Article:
LightSquared apparently has dodged a GPS bullet that almost shot it down before it started up. It will switch to another spectrum that virtually eliminates interference with Global Positioning System receivers.
Early tests by the Reston, Va., 4G network provider indicated that one 10-megahertz spectral block of its Long Term Evolution (LTE) open wireless broadband network severely interfered with GPS receivers. Unfortunately, the block in question happened to be the set of frequencies that LightSquared planned to use to launch its network.
Company engineers subsequently determined that another 10-megahertz block of the spectrum did not create such interference. This company had reserved that alternate block as an area for expanding its service as business grew. Instead, the block will become the company’s primary set of airwaves.
The company had come under fire from GPS users, including U.S. military, fire and safety agencies, various wireless device manufacturers, and farm equipment manufacturers. Most of those complaints seem to have been resolved by the frequency switch. The Federal Communications Commission had given LightSquared till July 1 to come up with a solution. The FCC must approve the final business plan.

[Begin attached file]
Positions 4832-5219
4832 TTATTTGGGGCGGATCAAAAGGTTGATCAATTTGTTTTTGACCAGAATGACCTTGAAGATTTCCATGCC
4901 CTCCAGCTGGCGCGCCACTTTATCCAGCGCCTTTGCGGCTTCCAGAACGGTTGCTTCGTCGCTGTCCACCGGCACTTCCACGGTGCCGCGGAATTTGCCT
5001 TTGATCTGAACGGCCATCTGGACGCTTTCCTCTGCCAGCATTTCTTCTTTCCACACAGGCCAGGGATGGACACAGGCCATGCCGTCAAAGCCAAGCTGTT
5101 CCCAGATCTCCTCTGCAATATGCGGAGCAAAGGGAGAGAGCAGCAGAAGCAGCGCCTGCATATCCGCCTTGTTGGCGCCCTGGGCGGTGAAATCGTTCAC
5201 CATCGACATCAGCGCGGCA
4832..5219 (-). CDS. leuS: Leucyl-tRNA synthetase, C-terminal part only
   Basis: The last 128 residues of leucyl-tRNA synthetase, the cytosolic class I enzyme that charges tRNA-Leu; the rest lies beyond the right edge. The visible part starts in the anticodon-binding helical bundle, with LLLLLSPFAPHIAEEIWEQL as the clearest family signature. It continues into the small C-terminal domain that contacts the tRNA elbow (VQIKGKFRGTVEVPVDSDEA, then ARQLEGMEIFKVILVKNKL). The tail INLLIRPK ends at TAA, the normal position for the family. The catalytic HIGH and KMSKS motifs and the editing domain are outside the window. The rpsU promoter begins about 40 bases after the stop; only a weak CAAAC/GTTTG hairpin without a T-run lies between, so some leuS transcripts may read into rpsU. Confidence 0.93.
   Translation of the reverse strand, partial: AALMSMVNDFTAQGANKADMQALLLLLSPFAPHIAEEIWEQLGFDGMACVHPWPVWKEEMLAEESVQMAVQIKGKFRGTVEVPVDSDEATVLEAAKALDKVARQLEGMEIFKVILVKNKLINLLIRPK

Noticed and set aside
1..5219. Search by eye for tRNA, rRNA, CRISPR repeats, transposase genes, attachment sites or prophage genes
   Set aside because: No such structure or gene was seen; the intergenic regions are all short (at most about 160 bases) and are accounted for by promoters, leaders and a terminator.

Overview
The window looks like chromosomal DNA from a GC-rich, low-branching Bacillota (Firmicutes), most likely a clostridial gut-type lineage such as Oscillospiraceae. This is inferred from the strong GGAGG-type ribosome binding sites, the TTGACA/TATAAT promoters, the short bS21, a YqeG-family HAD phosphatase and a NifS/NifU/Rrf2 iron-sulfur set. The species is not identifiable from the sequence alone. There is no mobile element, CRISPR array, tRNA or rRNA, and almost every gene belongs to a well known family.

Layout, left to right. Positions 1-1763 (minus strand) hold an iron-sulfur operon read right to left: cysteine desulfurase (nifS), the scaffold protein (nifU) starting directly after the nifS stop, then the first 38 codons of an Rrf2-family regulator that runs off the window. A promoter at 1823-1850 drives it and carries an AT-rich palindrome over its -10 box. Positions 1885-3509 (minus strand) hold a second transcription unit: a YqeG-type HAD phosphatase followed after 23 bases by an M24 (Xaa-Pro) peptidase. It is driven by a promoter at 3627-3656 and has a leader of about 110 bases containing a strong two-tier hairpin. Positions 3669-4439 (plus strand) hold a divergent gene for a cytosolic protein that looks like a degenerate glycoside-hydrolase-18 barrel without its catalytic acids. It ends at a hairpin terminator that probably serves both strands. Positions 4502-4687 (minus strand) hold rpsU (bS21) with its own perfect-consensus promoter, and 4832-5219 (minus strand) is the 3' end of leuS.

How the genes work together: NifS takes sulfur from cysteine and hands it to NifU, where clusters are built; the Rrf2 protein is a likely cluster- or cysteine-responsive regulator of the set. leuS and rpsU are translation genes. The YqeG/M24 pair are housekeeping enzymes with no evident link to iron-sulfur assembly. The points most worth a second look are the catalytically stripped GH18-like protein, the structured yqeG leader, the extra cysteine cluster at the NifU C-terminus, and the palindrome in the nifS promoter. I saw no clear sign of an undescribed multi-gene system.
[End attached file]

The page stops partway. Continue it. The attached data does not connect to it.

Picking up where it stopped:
As part of the revised plan, LightSquared will modify its FCC license to reduce the maximum authorized power of its base-station transmitters by more than 50 percent. This will limit the network provider to the power it was authorized to use in 2005, which will provide additional protection to GPS.
LightSquared negotiated with Inmarsat, the satellite company that controls the new block of spectrum in the L Band, to speed up its use of the frequencies. An agreement will allow the company to proceed on schedule, introducing commercial service by 2012.
“This is a solution which ensures that tens of millions of GPS users won’t be affected by LightSquared’s launch,” said said Sanjiv Ahuja, LightSquared Chairman and CEO. “At the same time, this plan offers a clear path for LightSquared to move forward with the launch of a nationwide wireless network that will introduce world class broadband service to rural and underserved areas, which still find themselves on the wrong side of the digital divide.”
LightSquared and the FCC agreed last year on conditions that will let it offer service to as many as 100 million Americans by the end of next year and 260 million by 2016. The company will sell wholesale access to its network to other companies, which in turn will rebrand the services.
The company’s SkyTerra 1 satellite was launched in November from Baikonur Cosmodrome in Kazakhstan by a commercial satellite launch service. Built on a Boeing platform, the satellite features a 22-meter L-band reflector-based antenna and is designed with an estimated lifetime of fifteen years. It will hover above the United States to provide wireless coverage to 100% of the U.S. population.